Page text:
FROM THE DREW COUNTY CIRCUIT COURT [NO. CR-2014-40-1]
HONORABLE SAMUEL B. POPE, JUDGE
Law Firm, by: Michael K. Kaiser, Megan M. Wilson, and William
O. "Bill" James, Jr., for appellant.
Rutledge, Att'y Gen., by: Darnisa Evans Johnson, Deputy
Att'y Gen., and David L. Eanes, Jr., Ass't Att'y
Gen., for appellee.
COURTNEY HUDSON GOODSON, ASSOCIATE JUSTICE
Jonathan Antonio Woods appeals an order of the Drew County
Circuit Court denying his petition for postconviction relief
pursuant to Rule 37 of the Arkansas Rules of Criminal
Procedure. For reversal, Woods argues that (1) the circuit
court erred when it denied without a hearing his claim that
his trial counsel was ineffective because counsel compared
his case to the O.J. Simpson case, and (2) appellate counsel
was ineffective by failing to challenge the sufficiency of
the evidence on direct appeal. We affirm.
January 2016, Woods stood trial before a Drew County Circuit
Court jury. The State introduced evidence demonstrating that
on March 14, 2014, the Monticello Police Department was
called to the Save-A-Lot store in Monticello for reports of a
man assaulting a woman in the parking lot. The woman proved
to be Samantha Poole, and the man was Woods. The incident
began inside the store when Woods grabbed Poole by the hair
and dragged her outside. Witnesses reported that the man
eventually forced Poole at gunpoint into the driver's
seat of a Cadillac. One eyewitness reported hearing gunshots
and seeing Poole exit the vehicle once before Woods
"brought her back." The two then drove away. James
Slaughter served as a Drew County sheriff's deputy on the
date of the crime. Slaughter testified that he was on the way
to the Save-A-Lot when he saw the Cadillac pulling out of the
parking lot. Slaughter blocked the Cadillac with his cruiser.
Once the Cadillac was stopped, Woods shot Poole multiple
times, killing her. Slaughter shot Woods during the
confrontation, but Woods survived.
was charged with kidnapping and capital murder under Arkansas
Code Annotated § 5-11-102 (Repl. 2012) and Arkansas Code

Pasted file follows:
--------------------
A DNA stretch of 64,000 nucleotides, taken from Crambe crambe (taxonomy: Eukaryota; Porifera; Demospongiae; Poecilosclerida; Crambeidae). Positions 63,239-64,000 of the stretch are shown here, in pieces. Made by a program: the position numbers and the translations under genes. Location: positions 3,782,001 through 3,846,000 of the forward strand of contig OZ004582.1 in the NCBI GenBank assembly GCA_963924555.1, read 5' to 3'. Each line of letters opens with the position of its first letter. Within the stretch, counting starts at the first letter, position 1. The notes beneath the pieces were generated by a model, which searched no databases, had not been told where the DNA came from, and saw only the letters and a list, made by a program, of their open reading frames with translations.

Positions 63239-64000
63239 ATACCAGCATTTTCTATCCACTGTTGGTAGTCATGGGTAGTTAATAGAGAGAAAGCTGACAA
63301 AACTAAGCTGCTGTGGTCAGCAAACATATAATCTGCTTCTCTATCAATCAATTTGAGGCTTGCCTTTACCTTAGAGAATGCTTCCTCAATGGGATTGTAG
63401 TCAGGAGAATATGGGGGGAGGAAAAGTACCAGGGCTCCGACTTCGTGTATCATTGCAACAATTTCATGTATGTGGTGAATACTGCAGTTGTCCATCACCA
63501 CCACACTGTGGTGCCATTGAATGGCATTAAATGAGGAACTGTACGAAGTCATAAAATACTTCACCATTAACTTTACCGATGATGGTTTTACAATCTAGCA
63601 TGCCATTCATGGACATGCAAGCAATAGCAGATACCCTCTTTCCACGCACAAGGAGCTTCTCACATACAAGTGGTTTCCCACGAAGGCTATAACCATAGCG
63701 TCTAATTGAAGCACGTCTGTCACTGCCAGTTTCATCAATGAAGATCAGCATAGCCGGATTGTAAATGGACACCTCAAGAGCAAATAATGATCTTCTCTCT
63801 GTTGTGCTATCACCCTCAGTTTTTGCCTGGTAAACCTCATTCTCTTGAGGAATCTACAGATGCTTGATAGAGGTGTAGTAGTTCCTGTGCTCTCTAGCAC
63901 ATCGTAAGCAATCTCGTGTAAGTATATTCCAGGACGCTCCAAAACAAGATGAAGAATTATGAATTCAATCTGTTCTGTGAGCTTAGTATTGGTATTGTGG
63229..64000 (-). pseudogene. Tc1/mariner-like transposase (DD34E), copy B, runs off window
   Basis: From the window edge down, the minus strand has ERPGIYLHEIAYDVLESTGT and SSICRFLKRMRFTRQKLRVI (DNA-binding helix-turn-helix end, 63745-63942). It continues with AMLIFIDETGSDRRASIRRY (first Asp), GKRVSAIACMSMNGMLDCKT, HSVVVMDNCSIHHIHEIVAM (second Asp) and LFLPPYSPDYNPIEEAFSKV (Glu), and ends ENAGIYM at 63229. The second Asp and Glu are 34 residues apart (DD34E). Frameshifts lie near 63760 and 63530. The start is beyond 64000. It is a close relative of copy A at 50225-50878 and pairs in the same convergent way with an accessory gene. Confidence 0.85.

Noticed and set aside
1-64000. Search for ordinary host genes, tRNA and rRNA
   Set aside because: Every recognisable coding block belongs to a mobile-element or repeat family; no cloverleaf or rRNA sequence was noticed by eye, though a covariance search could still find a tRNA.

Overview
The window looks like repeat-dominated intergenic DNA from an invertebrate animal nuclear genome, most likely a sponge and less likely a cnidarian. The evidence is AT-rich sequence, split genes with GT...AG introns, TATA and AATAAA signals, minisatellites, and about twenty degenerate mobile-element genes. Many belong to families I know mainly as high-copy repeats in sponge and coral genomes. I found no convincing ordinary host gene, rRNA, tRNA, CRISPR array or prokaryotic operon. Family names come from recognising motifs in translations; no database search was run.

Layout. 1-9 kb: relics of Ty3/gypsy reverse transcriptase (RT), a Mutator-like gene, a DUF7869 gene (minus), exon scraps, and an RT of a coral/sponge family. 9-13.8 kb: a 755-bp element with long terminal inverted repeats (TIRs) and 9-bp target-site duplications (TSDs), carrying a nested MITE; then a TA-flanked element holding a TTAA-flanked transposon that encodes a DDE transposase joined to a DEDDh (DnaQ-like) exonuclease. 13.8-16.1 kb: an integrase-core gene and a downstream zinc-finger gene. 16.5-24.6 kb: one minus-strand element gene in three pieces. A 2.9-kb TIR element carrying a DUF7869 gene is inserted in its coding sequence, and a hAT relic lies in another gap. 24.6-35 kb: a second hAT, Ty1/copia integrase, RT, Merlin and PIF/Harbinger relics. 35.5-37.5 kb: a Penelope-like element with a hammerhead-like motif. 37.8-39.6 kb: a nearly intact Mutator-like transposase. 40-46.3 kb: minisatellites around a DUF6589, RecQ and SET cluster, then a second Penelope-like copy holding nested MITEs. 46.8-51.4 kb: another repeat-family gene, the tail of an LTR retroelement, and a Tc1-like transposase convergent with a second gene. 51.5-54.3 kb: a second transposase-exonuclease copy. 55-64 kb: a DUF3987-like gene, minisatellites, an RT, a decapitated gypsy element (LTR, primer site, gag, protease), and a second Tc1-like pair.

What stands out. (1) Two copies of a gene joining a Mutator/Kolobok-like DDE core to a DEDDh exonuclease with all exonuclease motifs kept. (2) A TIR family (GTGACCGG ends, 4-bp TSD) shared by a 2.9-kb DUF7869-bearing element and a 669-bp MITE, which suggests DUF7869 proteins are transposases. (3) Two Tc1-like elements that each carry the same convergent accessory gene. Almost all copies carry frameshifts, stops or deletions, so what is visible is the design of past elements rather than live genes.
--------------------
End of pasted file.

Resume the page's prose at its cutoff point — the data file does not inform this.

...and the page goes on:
Annotated § 5-10-101 (Supp. 2017). Section 5-11-102
(a) A person commits the offense of kidnapping if, without
consent, the person restrains another person so as to
interfere substantially with the other person's liberty
with the purpose of:
(4) Inflicting physical injury upon the other person;
. . . .
(6) Terrorizing the other person or another person
5-10-101 provides that a person commits capital murder if the
person commits certain felonies, including kidnapping, and
"[i]n the course of and in furtherance of the felony or
in immediate flight from the felony, the person or an
accomplice causes the death of a person under circumstances
manifesting extreme indifference to the value of human
life[.]" Woods was convicted of both kidnapping and
capital murder and was sentenced respectively to forty years
imprisonment and life imprisonment without parole.
filed a timely Rule 37 petition alleging multiple points at
which trial and appellate counsel allegedly rendered
constitutionally ineffective assistance, including trial
counsel's references to the Simpson case and appellate
counsel's failure to challenge the sufficiency of the
evidence that are the bases of this appeal. The State argued
in response that Woods (1) did not show that he was
prejudiced by any discussion of the Simpson case, (2) did not
explain how counsel's response to a juror's comment
about the case was ineffective, and (3) did not demonstrate
that any argument by appellate counsel as to the sufficiency
of the evidence would have been successful. The circuit court
issued written findings and denied the petition without a
hearing, and Woods filed a timely appeal.
Standard of Review
court reviews the trial court's decision on a Rule 37.1
petition for clear error. Gordon v. State, 2018 Ark.
73, 539 S.W.3d 586. A finding is clearly erroneous when,
although there is evidence to support it, the appellate
court, after reviewing the entire evidence, is left with the
definite and firm ...